If the voters decide Amendment 8 is reasonable, well, they get the last say. But given that the government has opposed class-size limits from the beginning, that it has waited until now to propose Amendment 8, that it has set up artificial penalties and a budget crisis, and that this is part of a greater philosophical animosity to citizen petitions, I would not mind in the slightest if the voters said, "No, we really meant it."

Amendment 8 asks Florida voters to reconsider class sizes 08/16/10 [Last modified: Monday, August 16, 2010 6:51pm]
Photo reprints | Article reprints

© 2017 Tampa Bay Times

    

Join the discussion: Click to view comments, add yours

Loading...
  1. Shakeup on Adam Putnam campaign

    Blogs

    In a sign of unsteadiness for what  had  looked like a strong-out-of-the-gate Adam Putnam campaign, the Republican frontrunner suddenly fired his campaign manager and political director. Hard-charging Campaign manager Kristin Davis and political director Jared Small were two of the three outsiders to join …

    Putnam campaigning in Destin the other day as part of his 22-city bus tour
  2. Rays let early lead get away again in loss to Angels (w/video)

    The Heater

    ST. PETERSBURG — As pleased as the Rays were to win consecutive series against the contending Red Sox, Indians and Yankees and to get briefly back over .500, there was a lot of talk in the clubhouse before Monday's game against the Angels that it was time to do better.

    Tampa Bay Rays third base coach Charlie Montoyo (25) high fives designated hitter Corey Dickerson (10) as he rounds third on his lead off home run in the first inning of the game between the Tampa Bay Rays and the Los Angeles Angels at Tropicana Field in St. Petersburg, Fla. on Monday, May 22, 2017.
  3. Tampa man arrested for killing man in his USF-area home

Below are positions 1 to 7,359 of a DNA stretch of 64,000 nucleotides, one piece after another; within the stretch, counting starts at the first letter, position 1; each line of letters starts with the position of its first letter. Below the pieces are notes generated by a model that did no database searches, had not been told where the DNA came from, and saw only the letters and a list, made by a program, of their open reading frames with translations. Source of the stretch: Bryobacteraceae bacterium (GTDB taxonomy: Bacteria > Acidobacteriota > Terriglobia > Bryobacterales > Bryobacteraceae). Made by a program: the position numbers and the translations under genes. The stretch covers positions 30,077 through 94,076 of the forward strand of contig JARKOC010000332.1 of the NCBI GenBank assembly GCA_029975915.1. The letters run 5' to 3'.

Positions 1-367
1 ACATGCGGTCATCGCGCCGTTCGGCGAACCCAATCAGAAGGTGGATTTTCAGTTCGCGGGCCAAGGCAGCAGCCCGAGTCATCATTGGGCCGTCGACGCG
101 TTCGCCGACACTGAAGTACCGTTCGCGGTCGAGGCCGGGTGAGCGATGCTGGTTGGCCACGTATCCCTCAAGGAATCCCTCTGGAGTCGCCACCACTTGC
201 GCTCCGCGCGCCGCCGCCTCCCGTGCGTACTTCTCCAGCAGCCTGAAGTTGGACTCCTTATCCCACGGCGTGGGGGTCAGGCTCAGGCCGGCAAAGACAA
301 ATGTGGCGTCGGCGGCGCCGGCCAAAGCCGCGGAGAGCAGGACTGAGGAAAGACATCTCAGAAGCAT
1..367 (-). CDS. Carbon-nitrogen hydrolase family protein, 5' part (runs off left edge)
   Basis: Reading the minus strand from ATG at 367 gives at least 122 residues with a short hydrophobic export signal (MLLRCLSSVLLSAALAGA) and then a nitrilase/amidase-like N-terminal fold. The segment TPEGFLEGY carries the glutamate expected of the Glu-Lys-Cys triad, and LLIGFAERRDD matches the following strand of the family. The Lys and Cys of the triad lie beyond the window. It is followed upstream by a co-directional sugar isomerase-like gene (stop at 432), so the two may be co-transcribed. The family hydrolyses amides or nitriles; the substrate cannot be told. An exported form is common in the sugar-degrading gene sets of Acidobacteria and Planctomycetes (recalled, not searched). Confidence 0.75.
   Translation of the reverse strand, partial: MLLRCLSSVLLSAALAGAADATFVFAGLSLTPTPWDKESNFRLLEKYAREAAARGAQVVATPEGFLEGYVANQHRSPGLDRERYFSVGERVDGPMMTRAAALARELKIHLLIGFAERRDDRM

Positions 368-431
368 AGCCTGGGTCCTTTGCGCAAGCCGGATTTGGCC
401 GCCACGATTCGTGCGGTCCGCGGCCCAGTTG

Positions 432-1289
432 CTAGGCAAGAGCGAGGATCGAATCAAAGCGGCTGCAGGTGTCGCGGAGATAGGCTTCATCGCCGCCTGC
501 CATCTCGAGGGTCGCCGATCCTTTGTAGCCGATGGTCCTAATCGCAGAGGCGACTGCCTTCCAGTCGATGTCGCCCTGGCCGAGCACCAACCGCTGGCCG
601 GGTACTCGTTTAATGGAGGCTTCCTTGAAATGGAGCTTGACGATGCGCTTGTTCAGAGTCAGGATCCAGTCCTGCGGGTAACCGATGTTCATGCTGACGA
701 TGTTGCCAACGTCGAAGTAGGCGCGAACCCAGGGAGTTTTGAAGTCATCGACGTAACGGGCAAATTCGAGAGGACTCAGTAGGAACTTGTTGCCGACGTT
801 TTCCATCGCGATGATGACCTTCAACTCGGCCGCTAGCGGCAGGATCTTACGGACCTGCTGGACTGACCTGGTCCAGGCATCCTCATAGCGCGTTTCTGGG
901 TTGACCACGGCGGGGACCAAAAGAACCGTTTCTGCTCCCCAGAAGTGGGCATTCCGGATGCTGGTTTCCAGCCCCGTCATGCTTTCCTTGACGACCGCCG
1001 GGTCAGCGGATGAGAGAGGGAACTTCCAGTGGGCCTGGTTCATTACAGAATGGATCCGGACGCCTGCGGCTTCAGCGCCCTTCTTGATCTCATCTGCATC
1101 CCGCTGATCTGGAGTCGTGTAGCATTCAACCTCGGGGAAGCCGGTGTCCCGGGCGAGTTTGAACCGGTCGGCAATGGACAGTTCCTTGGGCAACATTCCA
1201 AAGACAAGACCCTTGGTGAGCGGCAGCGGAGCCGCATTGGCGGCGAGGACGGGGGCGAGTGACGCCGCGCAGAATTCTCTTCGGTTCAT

Crime

    TAMPA — A Tampa man was arrested Monday in the death of man found killed at a home in the University of South Florida area last week, according to the Hillsborough County Sheriff's Office.

    Kadeem Dareem Archibald, 26, was arrested Monday on a  second degree murder charge in the University Area killing of Khando Kerr. [Hillsborough County Sheriff's Office]
  4. Report: Trump asked intel chiefs to push back against FBI collusion probe after Comey revealed its existence

    National

    President Donald Trump asked two of the nation's top intelligence officials in March to help him push back against an FBI investigation into possible coordination between his campaign and the Russian government, the Washington Post reports, citing current and former officials.

    From  left, CIA Director Mike Pompeo; Director of National Intelligence Dan Coats; and National Security Agency Director Adm. Michael Rogers take their seats on Capitol Hill on May 11 before  testifying before the Senate Intelligence Committee hearing on major threats facing the U.S. [Associated Press]
  5. For Gov. Rick Scott, 'fighting' could mean vetoing entire state budget

    State Roundup

    Every day, Gov. Rick Scott is getting a lot of advice.

    The last time a Florida governor vetoed the education portion of the state budget was in 1983. Gov. Bob Graham blasted fellow Democrats for their “willing acceptance of mediocrity.”